William P. Gottlieb
Lester Young performs at the Famous Door in New York City in 1946.
Lester Young performs at the Famous Door in New York City in 1946. William P. Gottlieb
Bill Savory was a Harvard dropout. He was also a piano player, an avid music fan and a brilliant audio engineer.
And in 1935, he was hired by a New York "transcription service" — in an era before audiotape — to record live radio broadcasts onto acetate or aluminum discs for clients who wanted copies of programs.
"So he spent his day recording Lux soap [sponsored radio programs], and soap operas, and news items," says jazz historian Loren Schoenberg, director of the National Jazz Museum in Harlem. "And in the evening, he would stick around and record, for his own edification, hours and hours of the great jazz that was coming over the air."
But unlike many other airchecks from the era, Savory's were made in a studio. He had lines coming directly from the radio networks, and recorded them on professional equipment.
"One of the items that we have to share is this jam session that was done in the studio late 1938, with Louis Armstrong, Fats Waller, Jack Teagarden," Schoenberg says. "Now, this broadcast was recorded off the air by someone else and came out on a variety of bootleg discs over the years. So we know what the music sounds like in poor quality.
"Now, thanks to the Bill Savory version, we get to hear it almost as though we're in the studio. The pickup on the piano is phenomenal."
The National Jazz Museum in Harlem announced this week the acquisition of Savory's collection of radio broadcasts from the late 1930s. It's an extraordinary archive of swing-era jazz.
Schoenberg describes the discovery of the archive as a collector's dream — 100 hours of music — that nobody knew existed. The Savory collection features hundreds of live performances of jazz legends at the heights of their careers. There's Ella Fitzgerald, Teddy Wilson and Duke Ellington; Benny Goodman, Cab Calloway and Fats Waller.
Hidden Amid The Silos
William P. Gottlieb
Clarinetist and bandleader Benny Goodman, photographed here in 1946, is one of many key artists whose live radio broadcasts were captured by Bill Savory.
In 1952, Savory provided the material for an LP of swing-era Benny Goodman broadcasts from Carnegie Hall. Loren Schoenberg first became aware of Savory's recordings when he went to work for Goodman in 1980.
"So from 1980 until his death in 2004, at least three or four times a year, I called [Savory] on the phone or wrote him letters saying, 'Please, let me come see what you have,' " Schoenberg says. "He never did. And in the collectors' community, we all just assumed that he had a ton of Benny Goodman, and we didn't know what it was."
This April, while Schoenberg was in Milwaukee running a jazz workshop, he called Savory's son Eugene in Malta, Ill., and arranged to come over to look at his father's collection.
"So I drove down, through a rural setting — silos and all that kind of stuff," Schoenberg says. "And there was Gene. And there was the living room. And there was these boxes. And I knew immediately, as soon as I looked in the first moldy, mildewed box, that I had hit pay dirt. That this was the mother lode."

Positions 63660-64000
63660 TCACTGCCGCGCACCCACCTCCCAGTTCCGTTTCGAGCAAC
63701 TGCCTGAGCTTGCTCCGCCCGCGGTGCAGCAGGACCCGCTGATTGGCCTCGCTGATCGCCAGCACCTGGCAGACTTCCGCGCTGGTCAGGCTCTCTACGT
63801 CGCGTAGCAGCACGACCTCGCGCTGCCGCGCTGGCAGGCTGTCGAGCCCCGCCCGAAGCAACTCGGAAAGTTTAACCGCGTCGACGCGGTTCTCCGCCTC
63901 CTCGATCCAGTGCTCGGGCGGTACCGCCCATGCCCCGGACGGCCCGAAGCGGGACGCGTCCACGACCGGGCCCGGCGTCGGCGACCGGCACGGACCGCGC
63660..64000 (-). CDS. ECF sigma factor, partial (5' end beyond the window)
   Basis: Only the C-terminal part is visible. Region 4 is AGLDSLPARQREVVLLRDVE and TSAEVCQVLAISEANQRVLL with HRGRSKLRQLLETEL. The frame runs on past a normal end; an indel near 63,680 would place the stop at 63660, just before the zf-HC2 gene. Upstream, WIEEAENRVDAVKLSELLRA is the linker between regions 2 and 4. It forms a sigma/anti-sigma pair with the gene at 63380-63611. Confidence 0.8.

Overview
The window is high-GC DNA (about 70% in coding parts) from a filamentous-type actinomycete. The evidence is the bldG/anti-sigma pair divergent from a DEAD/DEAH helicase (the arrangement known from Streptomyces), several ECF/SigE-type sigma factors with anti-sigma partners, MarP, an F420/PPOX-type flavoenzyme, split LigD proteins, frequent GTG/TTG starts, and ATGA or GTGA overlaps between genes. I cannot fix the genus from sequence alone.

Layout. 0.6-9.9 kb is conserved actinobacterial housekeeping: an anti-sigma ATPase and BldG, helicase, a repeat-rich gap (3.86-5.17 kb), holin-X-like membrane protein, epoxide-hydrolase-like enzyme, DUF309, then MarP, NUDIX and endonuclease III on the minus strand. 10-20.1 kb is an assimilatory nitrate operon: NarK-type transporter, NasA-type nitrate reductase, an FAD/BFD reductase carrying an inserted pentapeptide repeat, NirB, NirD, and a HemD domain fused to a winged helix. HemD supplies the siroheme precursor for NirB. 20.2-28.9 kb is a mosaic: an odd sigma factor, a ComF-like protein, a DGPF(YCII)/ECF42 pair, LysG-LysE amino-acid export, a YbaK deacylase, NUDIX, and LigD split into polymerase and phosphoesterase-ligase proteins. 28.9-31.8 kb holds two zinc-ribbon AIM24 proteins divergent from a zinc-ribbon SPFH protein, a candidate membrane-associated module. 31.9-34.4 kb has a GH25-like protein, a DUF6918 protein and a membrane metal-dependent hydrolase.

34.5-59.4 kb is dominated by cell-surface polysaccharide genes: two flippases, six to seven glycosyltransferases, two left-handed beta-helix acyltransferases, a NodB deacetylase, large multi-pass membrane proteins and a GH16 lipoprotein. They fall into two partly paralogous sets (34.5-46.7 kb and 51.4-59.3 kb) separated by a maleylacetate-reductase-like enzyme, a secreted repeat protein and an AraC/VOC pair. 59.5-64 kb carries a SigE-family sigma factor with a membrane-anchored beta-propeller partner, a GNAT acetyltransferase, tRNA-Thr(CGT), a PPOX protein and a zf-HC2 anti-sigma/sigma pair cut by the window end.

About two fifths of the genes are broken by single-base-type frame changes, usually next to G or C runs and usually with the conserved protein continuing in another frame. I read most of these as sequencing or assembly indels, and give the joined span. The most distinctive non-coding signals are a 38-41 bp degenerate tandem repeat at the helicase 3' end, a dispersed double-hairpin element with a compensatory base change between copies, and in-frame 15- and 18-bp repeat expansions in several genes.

Schoenberg purchased the collection for the museum for an undisclosed sum, then drove those boxes back to New York in a rented truck. To date, 140 of the 975 discs have been digitally transferred.
Abraham Lincoln, Smiling
Many of the Savory recordings feature songs set in ways that were never duplicated in the studio. Freed from the time limit imposed by 78 RPM records, these were longer, more relaxed performances.
There's Billie Holiday's 1939 rendition of "Strange Fruit," accompanied only by piano. Another extraordinary highlight from the archive is the first live version of saxophonist Coleman Hawkins playing "Body & Soul" — in a New York nightclub in 1939 — which is twice the length of the original 78 RPM single that was his smash hit.
Phil Schaap, curator of jazz at Lincoln Center, says the quantity and quality of the Savory recordings are unprecedented in the history of jazz discoveries.
"This is a whole new forest," Schaap says. "And it's got these trees that have been growing for 70 years. And we're finally ready to see what kind of fruit they bear."
He cites new solos by tenor saxophonist Lester Young playing with Count Basie.
"Every time Lester Young played a passage of music — of improvisation — in the summer of '38, he created a masterpiece of the highest, most profound level," Schaap says. "So if you give me just one more — yeah. But now there's as many as seven full broadcasts of the Basie band from the Famous Door heretofore unlistened to."
Schoenberg says the real value of the Savory archive is what he calls the "sound of surprise."
"I have a book with every photograph of Abraham Lincoln in it," Schoenberg says. "And, you know, there's not one photograph of him smiling. Well, some of this music — especially some of the Lester Young stuff, and the Coleman Hawkins, and the Count Basie, and the Benny Goodman material — to me is almost like finding a photograph of Lincoln smiling. It adds a whole new context to what we knew about these people."
Schoenberg says the museum is talking with record labels, artists and publishers to acquire the rights to distribute the music in the Savory collection. In the meantime, beginning in September, he says visitors to the museum will be able to listen there.